The fest is designed to showcase new 3-D work happening independently of Hollywood--shorts made by small European companies, or by individual filmmakers who embrace what Kurland refers to as 3-DIY, often involving off the shelf consumer equipment. "People get a pair of cameras, put them together, and create their own production pipeline," he says.
As a 3-D consultant, Kurland works with filmmakers to demystify the process. "3-D is really just a matter of creating an image for your left eye and an image for your right eye that are slightly different points of view, so that when they're viewed together, the brain interprets it as depth."
Though YouTube has a 3-D player in beta release, SCSC's events are one of the only public showcases for indie 3-D films. And while the studios are pretty much only applying 3-D to action flicks and animation, the Festival program encompasses all genres. "Documentary footage, some narratives, drama, comedy, romance--a lot of experimentation," Kurland says.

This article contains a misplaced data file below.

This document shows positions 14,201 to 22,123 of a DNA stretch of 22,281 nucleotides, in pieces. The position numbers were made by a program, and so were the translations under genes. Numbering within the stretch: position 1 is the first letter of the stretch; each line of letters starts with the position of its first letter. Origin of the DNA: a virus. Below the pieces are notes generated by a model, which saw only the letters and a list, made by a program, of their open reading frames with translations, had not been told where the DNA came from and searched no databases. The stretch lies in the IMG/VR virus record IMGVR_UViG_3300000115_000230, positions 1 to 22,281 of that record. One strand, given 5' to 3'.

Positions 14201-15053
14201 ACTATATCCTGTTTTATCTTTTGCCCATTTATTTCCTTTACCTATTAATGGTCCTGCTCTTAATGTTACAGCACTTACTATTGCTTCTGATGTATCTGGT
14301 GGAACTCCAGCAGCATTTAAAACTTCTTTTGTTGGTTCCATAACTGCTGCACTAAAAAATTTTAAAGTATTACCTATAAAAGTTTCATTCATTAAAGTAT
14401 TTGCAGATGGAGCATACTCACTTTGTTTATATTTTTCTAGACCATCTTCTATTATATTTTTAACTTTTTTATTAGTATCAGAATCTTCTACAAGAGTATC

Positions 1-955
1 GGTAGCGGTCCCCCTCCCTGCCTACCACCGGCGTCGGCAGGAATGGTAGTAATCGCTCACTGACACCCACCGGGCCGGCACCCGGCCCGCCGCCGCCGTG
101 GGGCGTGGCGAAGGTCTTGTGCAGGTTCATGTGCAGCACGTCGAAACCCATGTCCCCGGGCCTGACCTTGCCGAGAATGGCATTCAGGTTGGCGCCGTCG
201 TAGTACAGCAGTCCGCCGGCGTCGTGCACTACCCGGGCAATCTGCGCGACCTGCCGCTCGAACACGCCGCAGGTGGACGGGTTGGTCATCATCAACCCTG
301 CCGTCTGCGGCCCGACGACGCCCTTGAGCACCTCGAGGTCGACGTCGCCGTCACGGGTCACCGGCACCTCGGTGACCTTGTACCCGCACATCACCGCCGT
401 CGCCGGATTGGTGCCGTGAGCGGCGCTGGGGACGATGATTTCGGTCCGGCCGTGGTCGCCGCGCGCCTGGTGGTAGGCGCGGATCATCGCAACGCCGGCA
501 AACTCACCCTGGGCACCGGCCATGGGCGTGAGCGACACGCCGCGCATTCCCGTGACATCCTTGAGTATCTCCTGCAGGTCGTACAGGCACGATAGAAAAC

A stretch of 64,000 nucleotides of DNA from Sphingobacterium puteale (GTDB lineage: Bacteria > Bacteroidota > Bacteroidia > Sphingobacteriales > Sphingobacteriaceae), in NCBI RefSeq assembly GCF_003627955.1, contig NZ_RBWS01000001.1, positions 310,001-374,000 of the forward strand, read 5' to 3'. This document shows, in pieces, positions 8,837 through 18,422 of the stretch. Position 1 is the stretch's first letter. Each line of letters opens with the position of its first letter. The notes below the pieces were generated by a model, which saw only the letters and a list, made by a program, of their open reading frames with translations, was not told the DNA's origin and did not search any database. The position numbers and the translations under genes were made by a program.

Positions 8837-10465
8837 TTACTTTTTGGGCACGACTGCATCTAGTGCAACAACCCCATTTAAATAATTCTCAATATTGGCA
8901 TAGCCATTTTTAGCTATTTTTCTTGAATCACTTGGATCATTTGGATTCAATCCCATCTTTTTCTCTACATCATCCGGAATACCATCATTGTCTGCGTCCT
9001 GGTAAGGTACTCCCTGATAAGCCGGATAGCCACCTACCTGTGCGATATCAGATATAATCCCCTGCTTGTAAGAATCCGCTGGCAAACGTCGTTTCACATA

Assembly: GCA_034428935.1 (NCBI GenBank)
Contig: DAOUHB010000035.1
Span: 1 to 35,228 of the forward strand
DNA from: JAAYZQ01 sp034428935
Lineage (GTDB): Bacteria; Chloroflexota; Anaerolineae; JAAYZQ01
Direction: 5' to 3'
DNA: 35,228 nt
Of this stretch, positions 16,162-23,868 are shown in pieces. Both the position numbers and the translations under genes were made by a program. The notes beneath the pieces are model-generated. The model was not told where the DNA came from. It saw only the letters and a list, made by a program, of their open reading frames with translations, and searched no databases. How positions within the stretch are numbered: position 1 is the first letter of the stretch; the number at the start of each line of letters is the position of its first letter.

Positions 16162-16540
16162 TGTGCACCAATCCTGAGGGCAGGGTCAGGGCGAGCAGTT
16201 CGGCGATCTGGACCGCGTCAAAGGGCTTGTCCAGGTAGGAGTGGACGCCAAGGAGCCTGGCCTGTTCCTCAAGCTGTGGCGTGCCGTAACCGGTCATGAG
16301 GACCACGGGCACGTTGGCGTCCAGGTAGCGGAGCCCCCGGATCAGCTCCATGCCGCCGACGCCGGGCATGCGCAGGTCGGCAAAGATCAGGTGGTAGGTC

"A lot of this stuff the studios aren't considering, because they see 3-D as a genre tool. But the key to telling a good story in 3-D is to tell a good story. We're just starting to see filmmakers learning how this language is used."
Tomorrow's program will include two programs of shorts, leading up to the Festival centerpiece, the 3-D theatrical premiere of Dark Country (pictured above) a low-budget stereoscopic noir feature directed by actor Thomas Jane. For tickets and more info, check out LA3Dfest.com and the Downtown Independent site.